I actually should have wrote this up ages ago as we are frequent visitors at the London Wetland Centre. (It’s literally down the street from Grandma’s house in Barnes!) We love visiting in summer the most, but autumn and spring is equally lovely and although we haven’t been in winter yet, I imagine winter-time is also worth a visit.
We are huge fans – and just recently thought about becoming members, since we visit at least twice a year. There’s so much to do with the children. For us, it’s wonderful being surrounded by nature and in the middle of London! Truly amazing experience.
What is the WWT?
The London Wetland Centre is a wetland and nature reserve managed by the Wildfowl and Wetlands Trust (hence the short name of WWT). Located in Barnes, a borough of London-suburbia: it’s an unlikely site for a huge wetland reserve stretching out on 105 acres of land. But there you are, in actual London, we have this amazing conservational site. Since the opening in 2000 opening, the centre accomplished big successes (like hand rearing and releasing Eurasian cranes into the wild in England, where they been absent for 400 years). It also launched a number of educational projects for schools and worked on evidence on flood prevention using wetlands to combat climate change. The WWT’s mission is to restore wetlands because they play an important role in nature and they might just provide the solution to the depleted nature and biodiversity crisis we face.
What is there to see and do?
Not just for wildlife enthusiasts but anyone wanting to escape from London whilst still being in London, for families wanting to enjoy the outdoors, those wanting to learn more about wetland habitats and their flora and fauna. So many things to do ad so much to explore.
Wetland walks – Nature reserve (Wildside)
Walk around 4 redundant reservoirs – all paths are flat and accessible for all abilities. Beautiful, scenic routes and you can stop for watching the wildlife in the observation hide (Guide in the Hide sessions daily at 10am and 2pm to help you to identify species)- all seasons, there’s so much to see all-year-round.
Inspiration to all aspiring and experienced gardeners wanting to bring more native plants and wildlife into any part of the garden, these sustainable gardens aim to fill you with ideas and they are just wonderful to explore.
Different bird species to spot in each season: redshanks, sandpipers, wagtails, chiffchaffs, teals – there’s a whole lot to keep an eye out for! Also insects like moths, dragonflies, grasshoppers, beetles and crickets. Rare bats are also residing in WWT – they now occupy the Lodge by the pond where some series of Springwatch was filmed.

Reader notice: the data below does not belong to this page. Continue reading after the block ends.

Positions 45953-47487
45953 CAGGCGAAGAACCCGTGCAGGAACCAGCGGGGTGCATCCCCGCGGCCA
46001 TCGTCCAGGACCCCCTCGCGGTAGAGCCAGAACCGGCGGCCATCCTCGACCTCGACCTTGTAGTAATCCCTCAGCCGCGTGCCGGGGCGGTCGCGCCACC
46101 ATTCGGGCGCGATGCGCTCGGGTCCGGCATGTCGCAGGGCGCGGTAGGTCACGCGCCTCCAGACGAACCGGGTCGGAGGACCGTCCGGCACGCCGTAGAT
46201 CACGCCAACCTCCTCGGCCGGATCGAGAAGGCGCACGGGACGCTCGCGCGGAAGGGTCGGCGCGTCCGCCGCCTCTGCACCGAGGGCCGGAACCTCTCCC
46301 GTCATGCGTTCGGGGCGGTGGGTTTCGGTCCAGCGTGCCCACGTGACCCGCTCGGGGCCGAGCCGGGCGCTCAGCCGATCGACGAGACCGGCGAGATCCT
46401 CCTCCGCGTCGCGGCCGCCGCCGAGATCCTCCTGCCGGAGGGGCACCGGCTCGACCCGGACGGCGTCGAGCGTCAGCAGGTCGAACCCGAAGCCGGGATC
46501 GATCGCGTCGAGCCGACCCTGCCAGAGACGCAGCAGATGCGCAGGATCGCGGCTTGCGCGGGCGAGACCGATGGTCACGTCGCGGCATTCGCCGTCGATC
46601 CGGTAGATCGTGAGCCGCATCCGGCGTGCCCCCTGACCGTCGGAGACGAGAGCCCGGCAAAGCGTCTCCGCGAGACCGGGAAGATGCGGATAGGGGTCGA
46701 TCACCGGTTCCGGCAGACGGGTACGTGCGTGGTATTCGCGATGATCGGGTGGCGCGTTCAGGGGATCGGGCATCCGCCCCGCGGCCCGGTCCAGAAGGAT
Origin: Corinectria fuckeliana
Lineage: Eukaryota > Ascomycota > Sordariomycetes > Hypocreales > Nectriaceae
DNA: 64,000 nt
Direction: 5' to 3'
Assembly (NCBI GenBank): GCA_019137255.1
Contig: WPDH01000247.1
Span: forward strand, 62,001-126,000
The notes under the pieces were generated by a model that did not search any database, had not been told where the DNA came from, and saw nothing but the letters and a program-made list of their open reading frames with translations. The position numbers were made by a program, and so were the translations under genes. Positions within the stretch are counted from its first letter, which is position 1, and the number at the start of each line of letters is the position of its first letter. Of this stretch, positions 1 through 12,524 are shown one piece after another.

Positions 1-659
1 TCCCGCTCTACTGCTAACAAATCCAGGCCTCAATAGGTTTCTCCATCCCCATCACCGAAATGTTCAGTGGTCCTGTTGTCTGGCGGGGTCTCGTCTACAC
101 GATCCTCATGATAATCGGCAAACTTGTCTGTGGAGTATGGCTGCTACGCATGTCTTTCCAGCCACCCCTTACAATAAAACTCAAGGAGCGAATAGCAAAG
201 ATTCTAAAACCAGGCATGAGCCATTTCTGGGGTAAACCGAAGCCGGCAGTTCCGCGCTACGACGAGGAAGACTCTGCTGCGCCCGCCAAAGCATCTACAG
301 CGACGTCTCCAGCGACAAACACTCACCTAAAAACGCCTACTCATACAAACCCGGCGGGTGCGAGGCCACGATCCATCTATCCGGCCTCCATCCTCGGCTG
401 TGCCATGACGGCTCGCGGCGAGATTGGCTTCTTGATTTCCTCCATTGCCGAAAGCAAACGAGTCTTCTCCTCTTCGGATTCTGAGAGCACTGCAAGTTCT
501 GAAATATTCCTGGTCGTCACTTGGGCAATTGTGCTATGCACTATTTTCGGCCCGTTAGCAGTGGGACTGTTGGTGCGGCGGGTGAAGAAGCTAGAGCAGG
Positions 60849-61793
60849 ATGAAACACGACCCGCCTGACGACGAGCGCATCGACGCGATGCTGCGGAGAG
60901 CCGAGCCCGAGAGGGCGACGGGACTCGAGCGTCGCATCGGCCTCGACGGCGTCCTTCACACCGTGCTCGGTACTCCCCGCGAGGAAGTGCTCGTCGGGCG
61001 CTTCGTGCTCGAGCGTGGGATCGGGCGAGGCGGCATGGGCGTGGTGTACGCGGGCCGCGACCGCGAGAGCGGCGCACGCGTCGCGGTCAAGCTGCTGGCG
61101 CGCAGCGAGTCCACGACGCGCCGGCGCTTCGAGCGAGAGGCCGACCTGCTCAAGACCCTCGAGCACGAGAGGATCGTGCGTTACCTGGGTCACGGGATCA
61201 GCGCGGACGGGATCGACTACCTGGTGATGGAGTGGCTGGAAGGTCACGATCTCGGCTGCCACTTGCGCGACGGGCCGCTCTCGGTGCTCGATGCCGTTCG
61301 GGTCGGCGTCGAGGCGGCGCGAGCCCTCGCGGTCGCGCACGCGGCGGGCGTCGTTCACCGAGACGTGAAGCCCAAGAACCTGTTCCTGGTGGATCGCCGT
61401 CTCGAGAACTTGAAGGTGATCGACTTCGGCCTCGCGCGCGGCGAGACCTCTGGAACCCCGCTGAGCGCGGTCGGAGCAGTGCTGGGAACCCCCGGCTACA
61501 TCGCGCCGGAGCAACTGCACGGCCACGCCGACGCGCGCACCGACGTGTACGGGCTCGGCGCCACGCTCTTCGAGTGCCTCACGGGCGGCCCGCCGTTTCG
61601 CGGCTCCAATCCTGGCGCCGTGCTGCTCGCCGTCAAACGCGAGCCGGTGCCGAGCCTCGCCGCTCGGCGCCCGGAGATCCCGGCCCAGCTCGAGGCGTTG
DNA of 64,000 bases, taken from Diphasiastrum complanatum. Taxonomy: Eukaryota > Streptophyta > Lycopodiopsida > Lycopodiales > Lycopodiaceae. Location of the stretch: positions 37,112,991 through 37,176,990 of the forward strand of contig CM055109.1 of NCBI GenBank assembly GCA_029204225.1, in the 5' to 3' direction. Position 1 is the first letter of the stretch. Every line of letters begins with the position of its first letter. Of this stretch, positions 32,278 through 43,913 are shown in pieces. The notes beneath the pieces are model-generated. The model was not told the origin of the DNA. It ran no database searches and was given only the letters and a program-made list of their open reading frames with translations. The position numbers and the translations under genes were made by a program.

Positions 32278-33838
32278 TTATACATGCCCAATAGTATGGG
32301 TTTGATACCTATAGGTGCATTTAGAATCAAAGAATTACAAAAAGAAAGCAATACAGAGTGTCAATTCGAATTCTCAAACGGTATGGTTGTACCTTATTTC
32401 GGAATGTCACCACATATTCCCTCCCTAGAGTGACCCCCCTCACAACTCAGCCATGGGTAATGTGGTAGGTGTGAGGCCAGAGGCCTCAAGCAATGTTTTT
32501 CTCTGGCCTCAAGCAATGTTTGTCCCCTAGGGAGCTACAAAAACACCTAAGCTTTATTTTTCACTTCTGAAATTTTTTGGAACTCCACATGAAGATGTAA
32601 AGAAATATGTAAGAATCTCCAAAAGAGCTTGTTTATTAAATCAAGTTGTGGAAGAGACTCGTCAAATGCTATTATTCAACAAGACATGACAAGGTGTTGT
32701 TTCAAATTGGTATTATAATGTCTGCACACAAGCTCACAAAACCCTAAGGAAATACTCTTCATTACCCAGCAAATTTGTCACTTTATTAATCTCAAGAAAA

A fantastic place for kids with interesting play areas and adventure playgrounds (with water play and underground burrow-playground), mud kitchen, trails, reading hideaway and our favourites: the wild walk and the wobbly rope bridge.
Otter feeding sessions
This is our favourite thing to do in the Wetland Centre – and we normally time our visits to see both daily feeding sessions at 11am and 2pm. The Asian Small-clawed Otters (Honey and Todd) are clearly the stars of the Wetland Centre and during the otter-feeding sessions visitors can learn amore about their food, habitat and watch the playful otters. There’s also a crane who normally shows up timely – in the hope of stealing some fish from the otters.
Spotlight Talks and Meet the Keepers
Spotlight talks are from Mondays to Sundays daily, they are a 15-minute session on a range of topics like seasonal talks, Bird of the Day and on why Wetlands are vital in reducing the impact of climate change. Meet the Keepers sessions are held at 3pm on Saturdays and Sundays and it’s a 30 minute long talk about WWT’s conservation work around the world and visitors can join the wardens feeding the exotic birds of WWT.
Adopt an animal
So you can visit it! You can also buy it as a gift for someone else. Adoption is available from £3 monthly and you get a welcome pack with a free entry to any WWT centres around the UK. Adoption fees are going towards the ongoing research and conservation work of the WWT.
When is the best time to visit?
All seasons are wonderful and equally worth paying a visit to the Wetland Centre, because there are different things happening in nature’s cycle. But I have to say our favourite is summer! But we have just been to visit in October and as long as it doesn’t rain – nature’s colours in all yellow and rust are truly beautiful to experience in WWT!
Is there a place to eat and shop?
Yes, there’s a little restaurant – pretty much like the National Trust restaurants, serving traditional cafe food: soup, jacket potatoes, fish and chips etc. and kid’s meal boxes. There’s outdoor space or indoor seating area as well. There is a little second hand book shelf by the cafe and there’s a shop by the ticket office with toys, merch and gifts.
How to get to the WWT?
The nearest train station is Barnes and the area is served by the bus routes 33, 72 and 209. There is a carpark as well.
How to buy tickets?
You can buy them online visiting the website and click ‘Book Tickets’. You can also purchase them by the entrance, there’s no need to book in advance, but it’s convenient. Prices are: £15.40 for an adult and £10.00 for junior. You can add voluntary donation to these whilst family and concession discount are also available. Children under 4 go free.
If you choose to become a member – that’s also available, a family membership costs £78.00 – which is less then a price of 2 visits, so if you live nearby it’s well worth becoming a member.